The Birth Quilt

A patchwork of birth stories from women of color.

How I had my VBAC

After giving birth to five children, without complications, I found out later what my true power was. That was the power to choose how to give birth to my sixth child.. 

As a healthy 38 year old female of African decent, I was also deemed by todays’ medical industry standards as “high risk”. It was all this and my last birth experience that acted as a rudder that drove my research and actions to power my decision making for this birth.

My last birth was of my baby daughter 3 years ago. I did not have a primary obstetrician. Therefore, my Dr. was basically a stranger to me but had a high number of clientele. By my 35th week he informed me that he planned to schedule me for an induction if I had not gave birth on or before my due date. Once I did not give birth by that date, I went in for the induction procedure. Once the hormone (Pitocin) was administered, I still did not go into active labor. After twenty (20) hours, I did not dilated past 2 cm. I was told I “failed to progress” and was coerced into another procedure - a cesarean section.

With this latest pregnancy, I did not want to relive that experience again. I started looking into my options. First, I was offered to go back to the same Dr. I had used for my previous birth. I opted out. Not sure what my plan would be, I searched the internet for ideas on how to ensure that this would be a vaginal birth. I was online one day and saw a beautifully made video on homebirth. It opened up my mind to so many possibilities.

I decided that homebirth may be a good option for me. I researched on the subject and how hospital C-section rates are climbing in the U.S. and how it was intended to be a procedure given when there are serious medical issues that threaten the health of the unborn and/or the mother. There was information that I would most likely be asked to have another C-section. By this, I was angered. I recalled my elongated and painful healing process and my lack of enough core strength to hold my newborn three (3) years prior. Me and my husband decided we were going to do a  homebirth and transition to the hospital if/when necessary. I could not afford a midwife. None of them in my area could accept my insurance. I purchased supplies, a midwifery kit and birth pool. I was glad to know I had options.

I went the entire 40 week term. I went to only a few prenatal visits, received an ultrasound, and ate a balanced diet while taking prenatal vitamins and an additional iron supplement. Once my due date passed I grew anxious and unsure about our plan. We were not prepared for pain.

Two (2) days after my due date I began to experience pre-labor pains. They were painful contractions and a tight squeezing and bearing down in my pelvis that was more intense than Braxton-Hicks. This went on for two (2) more days! I could not sleep throughout the night (neither my husband). The timing was between 20 minutes to an hour apart. Very concerned, I went in for a prenatal visit. The NP did a procedure called “stripping the membranes” which was painful but welcomed. I wanted more than anything to get into labor. When at home I took some measures on my own such as laying or sleeping only on an incline or “mountain of pillows” to keep pressure down on my uterus. I breathed through each contraction and that was very helpful. The contractions kept coming! They were so strong, I would be awakened by them when I tried to sleep. Honestly, my dream homebirth was turning into more than I was prepared for. I tried not to lose focus.

After five (5) days of pre-labor contractions and sleep deprivation, my light shone at the end of the tunnel. It was a Friday night, I was attempting to sleep  and was awakened by a hard “pop”sensation in my vagina , water came gushing down. I was ecstatic!! However, I was in even more pain now. My husband made my bath water and had to pick me up and put me in the pool. I instantly felt better. The contractions were manageable, especially since I was feeling them for days before this. The contractions got closer and closer and grew more strength. No preparation for the pain would change my birth plans altogether. I felt parts of my baby’s body twisting and dropping deeper into the canal and the pain overpowered me. I told my husband to take me to the hospital!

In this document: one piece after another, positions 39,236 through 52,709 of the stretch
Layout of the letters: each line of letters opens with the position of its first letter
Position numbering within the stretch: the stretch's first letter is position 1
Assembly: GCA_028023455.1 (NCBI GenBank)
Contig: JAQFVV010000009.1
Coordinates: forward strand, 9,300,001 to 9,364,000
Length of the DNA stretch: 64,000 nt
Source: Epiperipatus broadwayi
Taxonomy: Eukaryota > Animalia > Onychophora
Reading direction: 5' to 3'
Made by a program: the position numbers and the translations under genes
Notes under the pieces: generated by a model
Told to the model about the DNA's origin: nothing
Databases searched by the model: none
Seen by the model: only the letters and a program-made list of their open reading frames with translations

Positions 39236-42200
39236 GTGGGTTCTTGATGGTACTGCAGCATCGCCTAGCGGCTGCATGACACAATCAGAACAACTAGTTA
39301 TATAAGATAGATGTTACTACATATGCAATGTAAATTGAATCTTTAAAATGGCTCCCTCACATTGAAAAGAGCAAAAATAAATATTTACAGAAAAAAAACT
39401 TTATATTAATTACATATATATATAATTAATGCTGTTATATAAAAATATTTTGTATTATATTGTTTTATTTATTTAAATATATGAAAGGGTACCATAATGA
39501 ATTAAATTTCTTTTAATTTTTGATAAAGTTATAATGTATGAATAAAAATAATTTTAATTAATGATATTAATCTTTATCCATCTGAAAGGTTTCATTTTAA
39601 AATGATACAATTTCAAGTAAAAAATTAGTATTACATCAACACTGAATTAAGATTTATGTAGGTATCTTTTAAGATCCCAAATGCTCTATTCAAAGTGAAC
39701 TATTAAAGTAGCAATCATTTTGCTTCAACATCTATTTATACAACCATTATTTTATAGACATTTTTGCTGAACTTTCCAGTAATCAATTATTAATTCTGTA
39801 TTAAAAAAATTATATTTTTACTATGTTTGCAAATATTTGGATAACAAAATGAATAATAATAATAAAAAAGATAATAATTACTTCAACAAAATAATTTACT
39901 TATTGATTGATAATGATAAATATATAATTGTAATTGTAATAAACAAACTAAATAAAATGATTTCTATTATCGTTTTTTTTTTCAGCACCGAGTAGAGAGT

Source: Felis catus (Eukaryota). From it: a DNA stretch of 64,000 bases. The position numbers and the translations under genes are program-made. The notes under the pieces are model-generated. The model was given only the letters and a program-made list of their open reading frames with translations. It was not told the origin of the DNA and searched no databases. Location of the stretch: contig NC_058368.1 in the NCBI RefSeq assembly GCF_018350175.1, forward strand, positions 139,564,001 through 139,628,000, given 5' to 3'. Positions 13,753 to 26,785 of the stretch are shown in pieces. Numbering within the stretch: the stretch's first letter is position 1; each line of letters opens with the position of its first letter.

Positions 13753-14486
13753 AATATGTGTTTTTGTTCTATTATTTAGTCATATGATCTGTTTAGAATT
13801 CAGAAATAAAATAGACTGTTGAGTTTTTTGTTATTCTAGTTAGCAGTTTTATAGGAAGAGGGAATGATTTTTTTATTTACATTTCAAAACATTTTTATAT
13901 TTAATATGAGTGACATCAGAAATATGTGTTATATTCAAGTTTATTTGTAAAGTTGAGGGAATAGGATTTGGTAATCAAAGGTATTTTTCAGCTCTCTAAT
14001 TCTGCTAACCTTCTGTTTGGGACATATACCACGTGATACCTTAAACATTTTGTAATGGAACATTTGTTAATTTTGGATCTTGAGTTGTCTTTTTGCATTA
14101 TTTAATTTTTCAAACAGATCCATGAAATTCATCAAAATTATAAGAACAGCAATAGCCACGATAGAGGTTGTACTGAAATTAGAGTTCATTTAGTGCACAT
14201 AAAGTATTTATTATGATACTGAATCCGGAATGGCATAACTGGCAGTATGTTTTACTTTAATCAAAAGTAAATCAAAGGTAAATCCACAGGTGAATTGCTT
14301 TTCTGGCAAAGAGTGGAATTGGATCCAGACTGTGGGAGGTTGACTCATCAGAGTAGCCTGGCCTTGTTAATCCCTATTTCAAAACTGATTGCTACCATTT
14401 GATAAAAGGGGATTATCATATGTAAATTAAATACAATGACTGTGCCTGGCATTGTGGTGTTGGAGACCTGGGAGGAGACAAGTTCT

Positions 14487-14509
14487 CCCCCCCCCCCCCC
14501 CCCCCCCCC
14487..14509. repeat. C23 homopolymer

By this point, standing up on my own was impossible. Me and my husband managed to get into the car and made it safely to the hospital. I was feeling brave and very optimistic; however, I know we were losing the complete control we desired. We knew we had to compromise. The labor continued throughout the night. I was given a morphine drip and the edge was taking off a bit. By the morning, the intensity and feeling of pressure was overcoming my entire lower perineum and was more than I could “breath” away. I reluctantly asked for an epidural. My anesthesiologist  was very experienced and asked that my husband turn away so he did not see the needle entering my back. He allowed me a button access for me to take as much as I needed (this option was new to me). I was calm and slept often.

Approximately ten (10) hours later my nurse informed me that I had opened to 8 cm. I had made it past the 5 cm threshold! We were ready to go!! Although I was not able to stand and squat or sit up, I was so pleased to not undergo a cesarean that I felt empowered to push my child out. After a few fierce pushes, I did it! And successfully without any damage to my perineum. My doctors were patient and helped me usher in her little 8 lb. frame from my birth canal.  I felt her ooze out easily and once she was released from my body, I was imbued with a complete sense of relief! I felt like I dodged a bullet. My doctor congratulated me on my VBAC repeatedly. I could have guessed he is a secret advocate for  less cesarean births. He was very supportive of my effort.

In hindsight, the choices me and my husband made may have made the difference I needed to ensure the VBAC (vaginal birth after C-section). By us attempting to stay home, I gave my body time to labor properly. I am convinced that every birth is different. I had never before experienced pre-labor like this before. And not for the length of time which was five days after my due date. But this is what my body must have needed to prepare for delivery. Also, I believe that my thinking was a large part of the experience. The calmer I was, the more my body did what it was supposed to do, open and release.

(Re)Birth Day - Story

(Re)Birth Day.